ISIS supporter from Suffolk gets 20 years in prison; Lionel Williams planned lone-wolf style terror attack in Virginia, DOJ says

Lionel Williams

NORFOLK – A would-be terrorist from Suffolk was sentenced Wednesday to 20 years in prison for attempting to provide material support to ISIS, a designated foreign terrorist organization, according to officials with the Department of Justice.

Dana J. Boente, a U.S. Attorney for the Eastern District of Virginia, said 27-year-old Lionel Nelson Williams, aka “Harun Ash-Shababi,” planned to conduct a lone-wolf style terror attack. She added that Williams adhered to a radicalized version of Islam, publically declared his allegiance to ISIS on social media, and ordered an AK-47 assault rifle the day after the San Bernardino terrorist attack.

“What started with radicalized internet postings escalated to attempts to help ISIS buy weapons and ammunition, and ended with a plan to kill law enforcement officers here in Virginia. I want to thank the FBI Norfolk Field Office and the Suffolk Police Department for their extraordinary work on this case,” said Boente.

Williams pleaded guilty to the terrorism charges on Aug. 16. As part of the plea agreement, Williams agreed that he would receive the statutory maximum of 20 years in prison.

According to court documents, Williams attempted to send money to a person he believed was an ISIS financier on two occasions, believing the money would be used to kill.

He admitted that his interest in ISIS began in 2014.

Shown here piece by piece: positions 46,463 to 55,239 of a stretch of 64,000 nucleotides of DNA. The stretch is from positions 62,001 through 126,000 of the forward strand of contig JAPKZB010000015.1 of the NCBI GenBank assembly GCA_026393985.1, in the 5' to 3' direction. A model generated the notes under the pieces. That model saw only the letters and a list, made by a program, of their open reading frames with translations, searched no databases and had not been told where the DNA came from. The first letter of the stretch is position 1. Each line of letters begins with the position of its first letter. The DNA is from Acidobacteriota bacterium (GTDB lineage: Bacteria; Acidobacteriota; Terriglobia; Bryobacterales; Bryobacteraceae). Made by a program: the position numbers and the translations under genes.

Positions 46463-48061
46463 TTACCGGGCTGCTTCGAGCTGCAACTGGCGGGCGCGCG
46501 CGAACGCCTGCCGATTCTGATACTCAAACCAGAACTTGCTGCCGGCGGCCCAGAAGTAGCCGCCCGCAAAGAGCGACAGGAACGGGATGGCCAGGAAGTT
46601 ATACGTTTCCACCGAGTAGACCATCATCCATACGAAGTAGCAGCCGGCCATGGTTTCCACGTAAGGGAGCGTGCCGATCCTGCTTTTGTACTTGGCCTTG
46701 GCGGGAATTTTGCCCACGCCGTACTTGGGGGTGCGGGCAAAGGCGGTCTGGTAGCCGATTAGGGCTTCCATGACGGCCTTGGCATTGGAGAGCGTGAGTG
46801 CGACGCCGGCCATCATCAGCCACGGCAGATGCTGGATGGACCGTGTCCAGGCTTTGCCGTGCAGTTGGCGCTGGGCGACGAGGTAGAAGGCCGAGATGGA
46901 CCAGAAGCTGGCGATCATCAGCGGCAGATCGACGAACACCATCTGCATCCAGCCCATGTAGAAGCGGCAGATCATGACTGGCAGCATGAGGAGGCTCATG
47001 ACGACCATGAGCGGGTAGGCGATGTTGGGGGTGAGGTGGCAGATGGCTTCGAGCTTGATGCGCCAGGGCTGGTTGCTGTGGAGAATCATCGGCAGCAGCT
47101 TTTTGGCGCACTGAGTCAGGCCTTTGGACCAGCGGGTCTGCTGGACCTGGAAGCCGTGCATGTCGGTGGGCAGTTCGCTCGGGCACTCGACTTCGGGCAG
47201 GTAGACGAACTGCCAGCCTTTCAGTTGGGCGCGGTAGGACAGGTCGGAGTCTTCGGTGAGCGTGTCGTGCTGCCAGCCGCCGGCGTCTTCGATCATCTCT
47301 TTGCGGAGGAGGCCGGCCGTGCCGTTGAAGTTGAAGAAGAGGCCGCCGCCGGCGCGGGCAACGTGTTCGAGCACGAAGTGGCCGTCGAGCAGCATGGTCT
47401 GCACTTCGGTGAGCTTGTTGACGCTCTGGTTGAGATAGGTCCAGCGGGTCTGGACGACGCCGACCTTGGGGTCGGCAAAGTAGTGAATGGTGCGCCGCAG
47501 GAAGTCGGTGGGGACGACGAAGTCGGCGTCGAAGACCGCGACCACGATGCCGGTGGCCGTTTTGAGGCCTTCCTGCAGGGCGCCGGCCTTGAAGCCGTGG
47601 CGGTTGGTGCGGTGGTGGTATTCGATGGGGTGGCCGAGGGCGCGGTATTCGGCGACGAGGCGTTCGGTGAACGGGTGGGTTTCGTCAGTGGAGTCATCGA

REVIEW: Lionel Williams Affidavit

The DOJ said on Dec. 3, 2015, he bought the AK-47 assault rifle. In March 2016, he declared his support for ISIS on social media, described his hope that ISIS would take over the United States, and stated he would decapitate any law enforcement agents he caught surveilling him.

After donating money to an individual he believed to be an ISIS financier — but was actually a persona adopted by an FBI employee — Williams was told his donation had helped purchase a rocket-propelled grenade. He responded with an Arabic phrase meaning, “Praise be to Allah, and Allah is the Greatest,” according to prosecutors.

Later in 2016, Williams began discussing plans for a “martyrdom operation” with a woman living outside the United States, asked an FBI confidential source to send him specific types of AK-47 ammunition, and told an FBI employee that his plan was for a local operation, the DOJ said.

Williams was arrested and charged shortly thereafter. After his arrest, he told agents he supported ISIS and believed he was part of a “holy war.”

In addition to his prison sentence, Williams was also ordered to serve a lifetime of supervised release.

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